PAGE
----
We are just days away from kickoff of the 2013 college football season, and to prepare Sports on Earth is spending all week publishing everything you need to know about each conference in America. The schedule:
Here is everything you need to know about the MAC:
1. MACtion is alive and well. The Mid-American Conference is full of smaller schools and is mostly irrelevant in the national picture, but the MAC may be the most likeable conference in college football. It plays thoroughly entertaining shootout games, and it’s willing to do it on TV any day of the week for our amusement. It got its first BCS bowl bid last year. It quietly stayed stable through realignment, existing in its own happy, unpretentious Rust Belt world (although, one that now includes a team from Massachusetts that, if it wasn’t already misplaced geographically, plays its home games another 93 miles away in Foxborough). And it frequently upsets or at least scares bigger schools from the neighbor Big Ten and other leagues.
2. It also has Dri Archer, one of the most exciting players in America. The Kent State running back/receiver/return man did everything last year, propelling the Golden Flashes to their first bowl game since 1972 and coach Darrell Hazell to the Purdue job. He ran for 1,429 yards and 16 touchdowns on only 159 carries (9.0 yards per carry). He caught 39 passes for 561 yards and four touchdowns. He averaged 36.9 yards per kick return with three touchdowns. And he even threw a 24-yard touchdown pass. Kent State is unlikely to repeat its 11-3 season of a year ago, but Archer is good for multiple highlight-reel plays every week. The Golden Flashes also have one of the more unique players in disruptive defensive tackle Roosevelt Nix, who is only 5-foot-11, 260 pounds but has 52 career tackles for loss.
3. The MAC had some success putting quarterbacks into the NFL, but now Archer is part of an inordinate amount of running back talent in the league. Six 1,000-yard running backs return, including Archer, Kent State teammate Trayion Durham (1,316 yards), Toledo’s David Fluellen (1,498 yards), Ohio’s Beau Blankenship (1,604 yards), Central Michigan’s Zurlon Tipton (1,492 yards) and Ball State’s Jahwan Edwards (1,410 yards). Throw in the MAC’s leading rusher, Northern Illinois QB Jordan Lynch (1,815 yards), and seven of the nation’s 22 leading returning rushers are in the conference.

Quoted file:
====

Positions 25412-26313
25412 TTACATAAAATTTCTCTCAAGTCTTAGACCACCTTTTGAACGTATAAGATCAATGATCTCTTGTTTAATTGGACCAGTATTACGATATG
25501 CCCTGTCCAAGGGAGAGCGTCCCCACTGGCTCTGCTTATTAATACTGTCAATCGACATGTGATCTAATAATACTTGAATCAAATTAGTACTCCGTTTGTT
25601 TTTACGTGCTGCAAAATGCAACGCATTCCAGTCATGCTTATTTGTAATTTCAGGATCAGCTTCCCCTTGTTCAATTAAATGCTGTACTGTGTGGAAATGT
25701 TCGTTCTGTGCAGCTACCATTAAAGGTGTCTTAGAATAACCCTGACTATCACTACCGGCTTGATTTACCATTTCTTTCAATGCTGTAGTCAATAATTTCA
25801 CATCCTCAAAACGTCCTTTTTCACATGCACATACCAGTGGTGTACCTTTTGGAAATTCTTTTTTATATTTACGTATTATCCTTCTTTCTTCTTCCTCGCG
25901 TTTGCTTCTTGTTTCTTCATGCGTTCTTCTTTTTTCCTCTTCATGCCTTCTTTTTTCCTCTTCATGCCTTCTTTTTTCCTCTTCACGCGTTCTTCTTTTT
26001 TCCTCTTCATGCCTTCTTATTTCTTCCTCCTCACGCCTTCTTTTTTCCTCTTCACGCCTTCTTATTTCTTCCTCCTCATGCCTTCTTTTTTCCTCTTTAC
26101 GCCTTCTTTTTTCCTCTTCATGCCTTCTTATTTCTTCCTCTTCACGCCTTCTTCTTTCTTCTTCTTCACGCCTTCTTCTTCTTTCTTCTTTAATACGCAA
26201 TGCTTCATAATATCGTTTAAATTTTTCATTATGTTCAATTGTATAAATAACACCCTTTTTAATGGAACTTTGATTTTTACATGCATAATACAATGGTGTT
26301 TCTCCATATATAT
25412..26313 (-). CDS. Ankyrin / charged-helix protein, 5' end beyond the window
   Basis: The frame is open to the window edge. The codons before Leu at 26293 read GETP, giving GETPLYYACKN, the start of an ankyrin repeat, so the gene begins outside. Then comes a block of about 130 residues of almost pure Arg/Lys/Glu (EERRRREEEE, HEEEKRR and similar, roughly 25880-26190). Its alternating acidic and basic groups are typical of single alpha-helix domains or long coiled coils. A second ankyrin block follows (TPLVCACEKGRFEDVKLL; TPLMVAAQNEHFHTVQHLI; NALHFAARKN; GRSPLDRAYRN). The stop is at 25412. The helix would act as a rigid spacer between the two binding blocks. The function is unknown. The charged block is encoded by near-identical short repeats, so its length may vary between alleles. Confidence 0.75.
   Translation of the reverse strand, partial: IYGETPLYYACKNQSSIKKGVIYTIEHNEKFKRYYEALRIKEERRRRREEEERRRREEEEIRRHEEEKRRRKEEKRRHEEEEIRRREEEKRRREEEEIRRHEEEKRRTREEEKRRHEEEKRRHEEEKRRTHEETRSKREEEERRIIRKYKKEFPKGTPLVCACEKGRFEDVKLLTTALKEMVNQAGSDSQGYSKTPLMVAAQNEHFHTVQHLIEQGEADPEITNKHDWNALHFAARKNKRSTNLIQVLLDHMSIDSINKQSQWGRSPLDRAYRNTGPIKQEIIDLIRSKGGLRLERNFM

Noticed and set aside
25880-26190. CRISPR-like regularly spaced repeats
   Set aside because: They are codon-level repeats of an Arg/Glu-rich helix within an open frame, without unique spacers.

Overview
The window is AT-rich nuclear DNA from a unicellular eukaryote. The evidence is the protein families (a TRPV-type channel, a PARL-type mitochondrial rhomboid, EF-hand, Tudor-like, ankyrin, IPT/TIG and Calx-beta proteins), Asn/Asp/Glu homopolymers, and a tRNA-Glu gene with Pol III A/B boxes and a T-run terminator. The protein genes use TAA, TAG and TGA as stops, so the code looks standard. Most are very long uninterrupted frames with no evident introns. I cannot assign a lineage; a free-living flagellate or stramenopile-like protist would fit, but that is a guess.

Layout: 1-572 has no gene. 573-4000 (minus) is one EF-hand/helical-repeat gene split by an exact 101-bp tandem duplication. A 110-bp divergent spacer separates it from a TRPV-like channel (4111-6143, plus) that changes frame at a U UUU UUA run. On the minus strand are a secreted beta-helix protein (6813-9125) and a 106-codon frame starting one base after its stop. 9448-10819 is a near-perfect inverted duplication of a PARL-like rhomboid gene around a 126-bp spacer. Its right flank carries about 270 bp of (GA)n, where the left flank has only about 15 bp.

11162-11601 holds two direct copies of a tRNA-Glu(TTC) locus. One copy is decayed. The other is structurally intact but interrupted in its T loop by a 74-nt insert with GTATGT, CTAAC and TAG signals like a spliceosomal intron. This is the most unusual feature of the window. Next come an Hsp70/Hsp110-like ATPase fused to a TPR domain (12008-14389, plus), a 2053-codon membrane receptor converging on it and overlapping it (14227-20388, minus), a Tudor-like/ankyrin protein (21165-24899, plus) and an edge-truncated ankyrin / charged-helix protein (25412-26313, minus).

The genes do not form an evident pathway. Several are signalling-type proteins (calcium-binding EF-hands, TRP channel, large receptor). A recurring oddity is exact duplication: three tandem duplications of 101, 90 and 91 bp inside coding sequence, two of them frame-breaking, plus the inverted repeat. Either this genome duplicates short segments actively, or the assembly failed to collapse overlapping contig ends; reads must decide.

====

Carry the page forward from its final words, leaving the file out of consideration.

4. At some schools, we expected a lot of rushing success. That’s certainly the case at Ohio, where Frank Solich is in line for his fifth winning season in a row after the Bobcats were above .500 only twice from 1983 through 2008. Last year was actually somewhat disappointing for Ohio, as a 7-0 start, including a win at Penn State, turned into an 8-4 finish before a blowout win in the Independence Bowl. Still, the Bobcats have won the MAC East two of the last four years and may be the favorites to get back to Detroit behind the productive offensive trio of QB Tyler Tettleton, Blankenship at tailback and wideout Donte Foster.
5. Aside from Kent State, Ohio’s stiffest test will come from Bowling Green, which has engineered a nice turnaround under Dave Clawson. The Falcons have improved their record by three wins each of the last two seasons, resulting in an 8-5 mark with a Military Bowl loss in 2012. They lost a key piece in star defensive tackle Chris Jones, but otherwise they return almost every key contributor from last year, when they ranked sixth nationally in total defense. The offense is mediocre, at best, but the MAC’s best defense will have the Falcons in the conference title hunt again.
The 10 Best Players in the MAC:
1. Jordan Lynch, QB, Northern Illinois
2. Dri Archer, RB, Kent State
3. Khalil Mack, LB, Buffalo
4. Roosevelt Nix, DT, Kent State